Top tips

Be consistent
Don't mix and match styles. All citations should follow the same format.

You don’t need to memorise the styles
All details are on the library website, so you can easily check.

Don’t lose marks by missing a citation! If you do, you could be committing plagiarism.

To write a citation, you first need to decide on your referencing style. At Imperial, most departments use either the Harvard or Vancouver styles, but you should check before you start writing. If you are asked to use another style ask your librarian for advice.


The Harvard style uses an author-date system, so to cite within the text you need to know the author and the date of publication. You would usually put them both in brackets. In your work, it would look like this:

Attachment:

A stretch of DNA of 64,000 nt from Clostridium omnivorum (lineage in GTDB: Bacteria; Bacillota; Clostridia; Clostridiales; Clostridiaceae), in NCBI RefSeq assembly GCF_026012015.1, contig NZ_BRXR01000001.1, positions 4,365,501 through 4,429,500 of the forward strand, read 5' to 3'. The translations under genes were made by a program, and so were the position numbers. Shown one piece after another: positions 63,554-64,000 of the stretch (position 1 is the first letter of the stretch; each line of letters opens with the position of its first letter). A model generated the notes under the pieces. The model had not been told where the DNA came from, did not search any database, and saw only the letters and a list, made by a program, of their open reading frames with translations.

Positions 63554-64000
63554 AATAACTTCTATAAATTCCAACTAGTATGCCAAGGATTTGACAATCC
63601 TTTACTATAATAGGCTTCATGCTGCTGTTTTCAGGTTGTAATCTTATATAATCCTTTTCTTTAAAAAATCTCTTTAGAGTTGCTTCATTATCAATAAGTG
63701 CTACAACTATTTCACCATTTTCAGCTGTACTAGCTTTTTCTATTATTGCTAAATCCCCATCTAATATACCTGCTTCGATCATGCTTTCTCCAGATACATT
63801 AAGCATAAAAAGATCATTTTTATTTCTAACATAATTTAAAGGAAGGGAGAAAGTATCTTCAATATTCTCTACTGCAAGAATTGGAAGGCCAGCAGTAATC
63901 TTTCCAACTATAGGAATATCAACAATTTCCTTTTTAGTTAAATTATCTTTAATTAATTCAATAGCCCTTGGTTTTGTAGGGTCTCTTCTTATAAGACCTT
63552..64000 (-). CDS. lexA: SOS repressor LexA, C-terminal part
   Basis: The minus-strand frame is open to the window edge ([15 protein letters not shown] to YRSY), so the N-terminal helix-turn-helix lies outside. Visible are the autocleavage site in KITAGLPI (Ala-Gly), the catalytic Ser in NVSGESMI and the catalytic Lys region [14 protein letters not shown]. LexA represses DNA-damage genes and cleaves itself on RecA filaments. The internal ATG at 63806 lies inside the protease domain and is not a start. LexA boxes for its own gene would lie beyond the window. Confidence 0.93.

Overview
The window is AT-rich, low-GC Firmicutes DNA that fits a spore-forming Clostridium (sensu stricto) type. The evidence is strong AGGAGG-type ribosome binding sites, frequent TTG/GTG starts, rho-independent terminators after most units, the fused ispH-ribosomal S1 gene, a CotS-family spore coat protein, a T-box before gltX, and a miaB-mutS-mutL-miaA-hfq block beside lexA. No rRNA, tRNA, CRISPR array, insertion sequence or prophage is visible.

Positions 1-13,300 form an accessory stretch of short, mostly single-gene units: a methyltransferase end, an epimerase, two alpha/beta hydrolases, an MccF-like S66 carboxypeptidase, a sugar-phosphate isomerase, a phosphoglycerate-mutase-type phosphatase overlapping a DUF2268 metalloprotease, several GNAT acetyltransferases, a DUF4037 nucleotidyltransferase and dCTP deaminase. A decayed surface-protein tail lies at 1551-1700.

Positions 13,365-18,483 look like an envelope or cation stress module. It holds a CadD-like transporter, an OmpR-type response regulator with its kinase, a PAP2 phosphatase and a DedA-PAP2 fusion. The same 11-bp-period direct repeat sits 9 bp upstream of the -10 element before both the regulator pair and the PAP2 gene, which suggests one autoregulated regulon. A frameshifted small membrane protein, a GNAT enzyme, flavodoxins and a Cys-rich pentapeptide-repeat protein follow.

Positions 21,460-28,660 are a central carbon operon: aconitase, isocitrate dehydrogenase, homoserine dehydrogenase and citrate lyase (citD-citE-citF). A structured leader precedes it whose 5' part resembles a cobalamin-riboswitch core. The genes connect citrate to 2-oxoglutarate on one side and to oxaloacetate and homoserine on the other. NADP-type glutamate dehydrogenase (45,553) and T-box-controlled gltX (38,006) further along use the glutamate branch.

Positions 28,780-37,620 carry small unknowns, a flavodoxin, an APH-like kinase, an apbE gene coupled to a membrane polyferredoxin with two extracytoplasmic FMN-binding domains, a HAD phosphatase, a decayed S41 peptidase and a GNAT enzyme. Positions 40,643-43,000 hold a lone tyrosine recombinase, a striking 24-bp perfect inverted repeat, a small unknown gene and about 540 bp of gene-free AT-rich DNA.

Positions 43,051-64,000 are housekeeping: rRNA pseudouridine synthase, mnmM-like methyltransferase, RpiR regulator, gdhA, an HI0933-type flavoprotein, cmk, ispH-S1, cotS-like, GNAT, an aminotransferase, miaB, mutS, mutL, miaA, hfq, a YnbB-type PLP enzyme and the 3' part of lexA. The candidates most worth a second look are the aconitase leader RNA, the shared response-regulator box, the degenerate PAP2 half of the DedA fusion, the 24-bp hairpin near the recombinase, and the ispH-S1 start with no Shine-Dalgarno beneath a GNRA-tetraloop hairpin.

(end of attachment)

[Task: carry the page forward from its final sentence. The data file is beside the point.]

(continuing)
A recent study investigated the effectiveness of using Google Scholar to find medical research (Henderson, 2005).

Where a source has three authors or fewer, include all names in the citation. For four or more authors use the first named author, followed by 'et al'. You can find more examples here in our Harvard citing guide


The Vancouver style uses numbers in the text. You can either put the numbers in brackets or use superscript numbers. For example:

Recent research (1) indicates that the number of duplicate papers being published is increasing.


Recent research1 indicates that the number of duplicate papers being published is increasing.

Each individual reference is assigned a number when it is first used. If you refer to it more than once, you use the same number again. You can find more examples in our Vancouver citing guide.